The Screenies are upon us!

It’s hard not to be a little cynical about the Canadian Screen Awards, you know?

Yes, the annual celebration of film, television and digital media lets us see what the membership of the Academy Of Canadian Cinema And Television deems worthwhile, and occasionally throws the spotlight on an unknown regional work, as happened this year with the Best Picture nomination for the East Coast feature Cast No Shadow.

And seeing Orphan Black once again garner the most nominations for any TV series – 13 in all, including Best Dramatic Series, a Best Actress nod for Tatiana Maslany, a Best Supporting Actor nod for Jordan Gavaris and two writing nominations – is a sign that good work does get recognized.

On the film side, two smaller pictures are in contention for major prizes: Albert Shin’s In Her Place is up for seven nominations (Picture, Direction, Screenplay, Editing, Leading Actress nominations for Ahn Ji-hye and Yoon Da-kyung and a Supporting Actress nod for  Kil Hae-yeon), while Stephane Lafleur’s Tu Dors Nicole rated six (Picture, Direction, Screenplay, Leading Actress for Julianne Côté, Supporting Actor for Marc-André Grondin and Supporting Actress for Catherine St-Laurent).

But they’re up against the big guns of Xavier Dolan’s Mommy – the 800-lb gorilla of this year’s Screenies, with 13 nominations including Picture, Director, Screenplay, Actor (Antoine Olivier Pilon), Actress (Anne Dorval) and Supporting Actress (Suzanne Clément) – and David Cronenberg’s Maps To The Stars, which is nearly as intimidating with 11 nominations – including an inexplicable Lead Actor nomination for Evan Bird, who I’m pretty sure has less screen time than Supporting Actor nominee John Cusack, who plays his father.

In any case, Bird’s disaffected child star isn’t the movie’s central character if Maps does have a focus, it’s the tortured souls played by Julianne Moore (nominated for Leading Actress) and Mia Wasikowska (who scored a Supporting Actress nod).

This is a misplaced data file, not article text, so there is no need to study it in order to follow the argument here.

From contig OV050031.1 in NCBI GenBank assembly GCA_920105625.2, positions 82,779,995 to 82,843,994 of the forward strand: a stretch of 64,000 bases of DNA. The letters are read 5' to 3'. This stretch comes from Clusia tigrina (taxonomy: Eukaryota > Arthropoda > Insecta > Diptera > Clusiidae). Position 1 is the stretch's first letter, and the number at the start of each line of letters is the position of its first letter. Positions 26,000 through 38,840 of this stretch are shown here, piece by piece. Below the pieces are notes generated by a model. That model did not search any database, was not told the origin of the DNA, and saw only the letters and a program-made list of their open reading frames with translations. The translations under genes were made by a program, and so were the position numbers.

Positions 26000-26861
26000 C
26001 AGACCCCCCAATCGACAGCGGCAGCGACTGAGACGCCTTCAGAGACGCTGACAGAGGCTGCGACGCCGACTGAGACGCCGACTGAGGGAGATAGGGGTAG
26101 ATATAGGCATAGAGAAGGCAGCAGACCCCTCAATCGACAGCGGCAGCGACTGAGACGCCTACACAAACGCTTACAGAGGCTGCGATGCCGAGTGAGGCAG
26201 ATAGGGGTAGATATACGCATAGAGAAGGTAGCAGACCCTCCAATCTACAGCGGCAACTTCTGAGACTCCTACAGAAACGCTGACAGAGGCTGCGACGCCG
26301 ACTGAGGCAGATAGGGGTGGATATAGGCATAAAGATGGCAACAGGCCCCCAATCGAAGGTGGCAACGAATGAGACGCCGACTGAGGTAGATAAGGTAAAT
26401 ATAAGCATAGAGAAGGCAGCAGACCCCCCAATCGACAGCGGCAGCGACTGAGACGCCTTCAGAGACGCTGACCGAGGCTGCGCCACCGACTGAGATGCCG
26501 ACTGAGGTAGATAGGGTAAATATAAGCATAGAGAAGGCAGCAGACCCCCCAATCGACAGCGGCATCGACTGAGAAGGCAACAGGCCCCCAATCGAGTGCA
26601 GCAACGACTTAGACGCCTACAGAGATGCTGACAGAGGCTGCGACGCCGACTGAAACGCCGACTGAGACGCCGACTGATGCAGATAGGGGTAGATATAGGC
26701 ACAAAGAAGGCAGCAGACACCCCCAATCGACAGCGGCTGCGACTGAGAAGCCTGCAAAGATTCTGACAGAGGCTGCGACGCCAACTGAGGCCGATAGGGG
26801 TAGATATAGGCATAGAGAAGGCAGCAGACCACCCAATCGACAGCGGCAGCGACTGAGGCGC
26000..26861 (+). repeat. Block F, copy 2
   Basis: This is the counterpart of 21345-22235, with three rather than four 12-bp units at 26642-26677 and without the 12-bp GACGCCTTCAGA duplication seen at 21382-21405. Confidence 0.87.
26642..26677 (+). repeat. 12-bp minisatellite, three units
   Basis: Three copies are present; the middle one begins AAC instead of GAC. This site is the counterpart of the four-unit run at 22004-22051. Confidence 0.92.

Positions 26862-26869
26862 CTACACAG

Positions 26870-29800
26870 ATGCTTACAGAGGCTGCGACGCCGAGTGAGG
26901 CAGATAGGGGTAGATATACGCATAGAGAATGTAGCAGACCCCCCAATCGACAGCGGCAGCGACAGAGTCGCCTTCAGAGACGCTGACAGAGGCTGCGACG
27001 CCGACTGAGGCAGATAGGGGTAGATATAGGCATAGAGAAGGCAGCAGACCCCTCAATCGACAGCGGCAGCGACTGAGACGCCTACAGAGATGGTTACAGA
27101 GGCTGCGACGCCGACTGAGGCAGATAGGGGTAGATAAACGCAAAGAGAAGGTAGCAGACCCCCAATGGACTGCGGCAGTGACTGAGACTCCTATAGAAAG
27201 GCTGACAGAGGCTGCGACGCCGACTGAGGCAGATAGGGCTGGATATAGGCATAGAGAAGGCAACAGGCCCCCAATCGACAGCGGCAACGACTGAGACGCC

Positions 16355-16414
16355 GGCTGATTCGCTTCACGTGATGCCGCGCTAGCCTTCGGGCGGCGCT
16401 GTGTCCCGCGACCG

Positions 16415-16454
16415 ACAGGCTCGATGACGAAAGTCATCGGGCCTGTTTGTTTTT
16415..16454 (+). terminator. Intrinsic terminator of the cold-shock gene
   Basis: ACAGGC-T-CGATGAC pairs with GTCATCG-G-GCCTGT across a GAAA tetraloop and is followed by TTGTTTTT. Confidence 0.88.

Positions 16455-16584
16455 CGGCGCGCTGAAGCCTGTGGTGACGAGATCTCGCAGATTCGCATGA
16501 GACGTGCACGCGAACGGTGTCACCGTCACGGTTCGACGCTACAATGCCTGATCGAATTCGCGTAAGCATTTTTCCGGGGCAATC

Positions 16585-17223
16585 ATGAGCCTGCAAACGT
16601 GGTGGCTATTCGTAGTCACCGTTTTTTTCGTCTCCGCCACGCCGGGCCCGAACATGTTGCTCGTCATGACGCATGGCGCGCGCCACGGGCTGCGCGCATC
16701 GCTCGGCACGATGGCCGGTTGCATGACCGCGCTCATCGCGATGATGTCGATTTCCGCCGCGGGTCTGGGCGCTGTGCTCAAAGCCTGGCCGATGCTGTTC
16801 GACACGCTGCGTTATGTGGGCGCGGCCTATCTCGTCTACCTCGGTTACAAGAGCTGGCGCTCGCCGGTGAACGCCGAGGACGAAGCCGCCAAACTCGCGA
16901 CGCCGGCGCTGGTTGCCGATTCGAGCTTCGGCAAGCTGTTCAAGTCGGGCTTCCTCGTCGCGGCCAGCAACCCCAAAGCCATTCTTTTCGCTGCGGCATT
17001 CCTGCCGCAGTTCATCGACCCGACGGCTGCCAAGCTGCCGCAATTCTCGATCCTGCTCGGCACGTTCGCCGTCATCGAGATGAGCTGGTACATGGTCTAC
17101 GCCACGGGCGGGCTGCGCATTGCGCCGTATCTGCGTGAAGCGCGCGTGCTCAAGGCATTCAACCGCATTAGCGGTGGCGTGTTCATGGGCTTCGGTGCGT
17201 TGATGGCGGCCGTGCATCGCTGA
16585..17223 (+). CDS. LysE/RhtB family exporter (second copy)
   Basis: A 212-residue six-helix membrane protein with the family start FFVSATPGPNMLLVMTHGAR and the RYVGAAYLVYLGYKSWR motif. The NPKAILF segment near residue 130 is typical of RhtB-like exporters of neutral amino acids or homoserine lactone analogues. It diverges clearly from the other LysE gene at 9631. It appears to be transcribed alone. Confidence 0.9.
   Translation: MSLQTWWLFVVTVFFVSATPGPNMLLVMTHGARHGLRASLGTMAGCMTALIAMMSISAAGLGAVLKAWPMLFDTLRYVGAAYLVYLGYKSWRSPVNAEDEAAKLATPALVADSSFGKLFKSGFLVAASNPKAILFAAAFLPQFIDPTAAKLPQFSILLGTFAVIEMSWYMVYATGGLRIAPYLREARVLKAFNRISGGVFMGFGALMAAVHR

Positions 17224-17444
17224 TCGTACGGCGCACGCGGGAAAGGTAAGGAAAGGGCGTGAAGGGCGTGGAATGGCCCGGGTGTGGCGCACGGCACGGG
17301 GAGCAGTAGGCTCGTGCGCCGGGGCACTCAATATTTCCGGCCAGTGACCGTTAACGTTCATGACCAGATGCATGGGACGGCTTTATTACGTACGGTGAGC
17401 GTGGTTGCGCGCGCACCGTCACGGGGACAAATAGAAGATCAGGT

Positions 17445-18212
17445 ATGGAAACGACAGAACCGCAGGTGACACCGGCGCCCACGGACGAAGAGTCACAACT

That said, someone floating Bird as a contender for a Best Actor prize is no more ridiculous than seeing Atom Egoyan’s risible thriller The Captive up for four major awards. Okay, Ryan Reynolds getting a Leading Actor nomination makes some sense, since he’s doing his best to give the ridiculous story some emotional reality, but hearing that Egoyan was up for Best Screenplay (with co-writer David Fraser) and Best Director this morning’s press conference felt like a transmission beamed in from an alternate universe.

I don’t mean to blow this entirely out of proportion nominations are just nominations, after all. The Captive isn’t likely to win any awards, and I expect Maps To The Stars won’t take that many home either Xavier Dolan is the closest thing this country has to a superstar right now, and with Mommy failing to make the Oscar’s short list, ACCT voters will be in an even more sympathetic mood.

That said, with voting underway, I’d like to make my own plea to the Academy: take another look at Tu Dors Nicole, would you? If you want to reward a tightly focused Quebecois character piece, this one does the work deftly and without any showy self-indulgence. And now I have to go figure out where to see Cast No Shadow before the big night.

The 2015 Canadian Screen Awards air March 1 at 8 pm on CBC.

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